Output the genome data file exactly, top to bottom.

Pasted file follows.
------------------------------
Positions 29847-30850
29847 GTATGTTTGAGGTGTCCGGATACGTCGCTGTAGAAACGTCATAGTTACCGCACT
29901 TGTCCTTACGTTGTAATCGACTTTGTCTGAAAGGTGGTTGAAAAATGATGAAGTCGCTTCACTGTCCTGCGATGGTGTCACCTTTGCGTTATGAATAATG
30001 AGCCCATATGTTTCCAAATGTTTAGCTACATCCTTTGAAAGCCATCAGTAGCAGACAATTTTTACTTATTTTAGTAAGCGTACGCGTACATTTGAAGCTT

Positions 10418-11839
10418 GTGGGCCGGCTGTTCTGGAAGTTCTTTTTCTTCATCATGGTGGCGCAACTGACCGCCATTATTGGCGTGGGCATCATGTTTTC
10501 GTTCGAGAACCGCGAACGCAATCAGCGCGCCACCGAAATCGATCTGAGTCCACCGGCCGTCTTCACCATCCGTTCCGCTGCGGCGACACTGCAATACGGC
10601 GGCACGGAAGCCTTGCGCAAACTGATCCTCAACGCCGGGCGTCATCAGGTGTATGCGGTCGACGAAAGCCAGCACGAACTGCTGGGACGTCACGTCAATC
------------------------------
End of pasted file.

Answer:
Positions 29847-30850
29847 GTATGTTTGAGGTGTCCGGATACGTCGCTGTAGAAACGTCATAGTTACCGCACT
29901 TGTCCTTACGTTGTAATCGACTTTGTCTGAAAGGTGGTTGAAAAATGATGAAGTCGCTTCACTGTCCTGCGATGGTGTCACCTTTGCGTTATGAATAATG
30001 AGCCCATATGTTTCCAAATGTTTAGCTACATCCTTTGAAAGCCATCAGTAGCAGACAATTTTTACTTATTTTAGTAAGCGTACGCGTACATTTGAAGCTT

Positions 10418-11839
10418 GTGGGCCGGCTGTTCTGGAAGTTCTTTTTCTTCATCATGGTGGCGCAACTGACCGCCATTATTGGCGTGGGCATCATGTTTTC
10501 GTTCGAGAACCGCGAACGCAATCAGCGCGCCACCGAAATCGATCTGAGTCCACCGGCCGTCTTCACCATCCGTTCCGCTGCGGCGACACTGCAATACGGC
10601 GGCACGGAAGCCTTGCGCAAACTGATCCTCAACGCCGGGCGTCATCAGGTGTATGCGGTCGACGAAAGCCAGCACGAACTGCTGGGACGTCACGTCAATC